Advocates call for ‘Good Cause eviction’ legislation:
During the City of Poughkeepsie Common Council meeting on Nov. 1, advocates urged local officials to pass the “Good Cause eviction” legislation, which was first announced on Monday, Aug. 23 by Councilmember Sarah Salem. If passed, the bill would prevent landlords from evicting tenants, hiking up rent prices or not renewing a lease without a justifiable reason. A judge often determines the standard for a “justifiable” eviction, but some examples include failing to pay rent, violating the terms of the lease, causing a nuisance, violating the law or the owner selling the building (Spectrum News One, 2021). Albany, Hudson, New Paltz and Newburgh have recently passed versions of the Good Cause Eviction bill (Poughkeepsie Journal, 2021).
During the recent Common Council meeting, numerous residents and advocates from Poughkeepsie pushed members to vote in support of the proposed bill. A member of the Community Voices Heard organization, Donovan Miller, said, “I am one of thousands of residents who have entrusted stability at the hands of our elected officials to vote yes in support of Good Cause of Eviction, to save families from indiscriminate living standards.” Another member of Community Voices Heard, Daisy Lee, explained that she is at risk of being evicted. She stated, “I think COVID and the moratorium are the only thing that’s saving a lot of people right now. I think Good Cause eviction would greatly help the City of Poughkeepsie with the up and coming housing issues that you guys are going to be coming up against.”
County employees to receive COVID-19 bonus:
The Dutchess County Legislature recently approved a measure to spend $1.8 million in American Rescue Plan Act (ARPA) funds in order to give over 1,600 county employees deemed essential during the pandemic a one-time bonus of $1,000. The amendment passed the Republican-led legislature after City of Poughkeepsie Democratic Rep. Barrington Atkins unsuccessfully attempted to amend the proposed bonus to $2,000. Atkins blasted his Republican colleagues for prioritizing ARPA funds that they could have used to pay for this proposal for improvements of Dutchess Stadium, home of the Hudson Valley Renegades. Republican County Executive Marc Molinaro argued that Atkins’ amendment would have delayed payments, as the county would have had to renegotiate with the unions representing the county workers. “When we needed them most, and after many went without, county employees rose to the most challenging occasion of our lifetime,” said Molinaro. “This modest one-time compensation benefit is meant to show our gratitude to those who weathered the storm on behalf of a thankful community” (Mid Hudson News, 2021).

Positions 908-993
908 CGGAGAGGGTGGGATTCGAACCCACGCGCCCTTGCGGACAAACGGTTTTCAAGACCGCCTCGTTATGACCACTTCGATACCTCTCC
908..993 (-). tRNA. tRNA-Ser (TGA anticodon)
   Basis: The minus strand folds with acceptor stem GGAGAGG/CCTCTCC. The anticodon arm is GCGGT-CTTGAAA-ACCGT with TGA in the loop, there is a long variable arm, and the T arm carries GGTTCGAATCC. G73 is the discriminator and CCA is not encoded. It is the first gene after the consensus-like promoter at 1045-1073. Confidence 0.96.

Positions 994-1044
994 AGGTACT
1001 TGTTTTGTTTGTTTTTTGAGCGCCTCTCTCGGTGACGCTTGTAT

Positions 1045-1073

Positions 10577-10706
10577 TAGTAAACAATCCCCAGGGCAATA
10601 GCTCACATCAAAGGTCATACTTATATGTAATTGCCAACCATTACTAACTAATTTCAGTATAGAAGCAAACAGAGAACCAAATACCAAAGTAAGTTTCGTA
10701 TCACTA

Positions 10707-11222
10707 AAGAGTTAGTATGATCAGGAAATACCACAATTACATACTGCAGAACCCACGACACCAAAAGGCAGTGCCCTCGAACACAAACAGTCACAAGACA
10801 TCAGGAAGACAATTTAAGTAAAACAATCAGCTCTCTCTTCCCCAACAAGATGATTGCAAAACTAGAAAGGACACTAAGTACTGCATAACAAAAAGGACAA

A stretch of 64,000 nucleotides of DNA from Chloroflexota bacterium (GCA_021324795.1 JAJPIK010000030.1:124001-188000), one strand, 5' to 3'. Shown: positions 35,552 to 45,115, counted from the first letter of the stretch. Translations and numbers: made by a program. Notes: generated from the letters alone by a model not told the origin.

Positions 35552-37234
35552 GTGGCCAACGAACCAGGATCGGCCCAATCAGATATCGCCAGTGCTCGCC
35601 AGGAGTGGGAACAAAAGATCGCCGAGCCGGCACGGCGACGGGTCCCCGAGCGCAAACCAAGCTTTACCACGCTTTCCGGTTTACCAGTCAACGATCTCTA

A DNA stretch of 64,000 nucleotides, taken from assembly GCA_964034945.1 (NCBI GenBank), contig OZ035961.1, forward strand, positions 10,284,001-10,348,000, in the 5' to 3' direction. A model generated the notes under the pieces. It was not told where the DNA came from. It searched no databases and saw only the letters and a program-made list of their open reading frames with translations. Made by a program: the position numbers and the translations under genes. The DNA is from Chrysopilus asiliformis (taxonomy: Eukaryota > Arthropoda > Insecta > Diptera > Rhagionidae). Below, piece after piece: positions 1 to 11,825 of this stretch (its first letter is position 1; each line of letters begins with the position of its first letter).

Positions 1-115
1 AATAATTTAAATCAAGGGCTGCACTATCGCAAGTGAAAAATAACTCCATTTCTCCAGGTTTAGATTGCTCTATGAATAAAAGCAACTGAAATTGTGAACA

Five people shot in Poughkeepsie:
Between Thursday night and Friday morning, five individuals were shot in the vicinity of Revel 32, an event venue in downtown Poughkeepsie. Two victims were shot while they were in a tour bus leaving the venue. Before the shootings, police also found a man stabbed about one mile away from the event at Revel 32. The incident comes amidst a recent spike in gun violence around Poughkeepsie. “We have not seen this level of gun violence in many, many years,” Mayor Rob Rolison said Friday afternoon during an interview with The Poughkeepsie Journal. “I don’t know what the answer is. It’s unimaginable to me. It’s time to stop it, and I don’t know exactly when that is going to happen” (Poughkeepsie Journal, 2021).
Six New York corrections facilities to close next year
The Department of Corrections and Community Supervision announced that Downstate Correctional Facility is one of six incarceral institutions slated to close on March 10, 2022. The closure will include minimum, medium and maximum security facilities and comes in response to the fact that the state’s prison population has dropped to a level not seen since the ’80s. This month, New York’s total prison population numbered just over 31,000, the lowest since 1984. For context, this is a steep decline from a peak of 73,000 in 1999. Next year’s closures follow the passage of several criminal justice reform bills, such as the Less is More and HALT Solitary Confinement Acts, and are expected to save New York taxpayers roughly $142 million (Poughkeepsie Journal, 2021).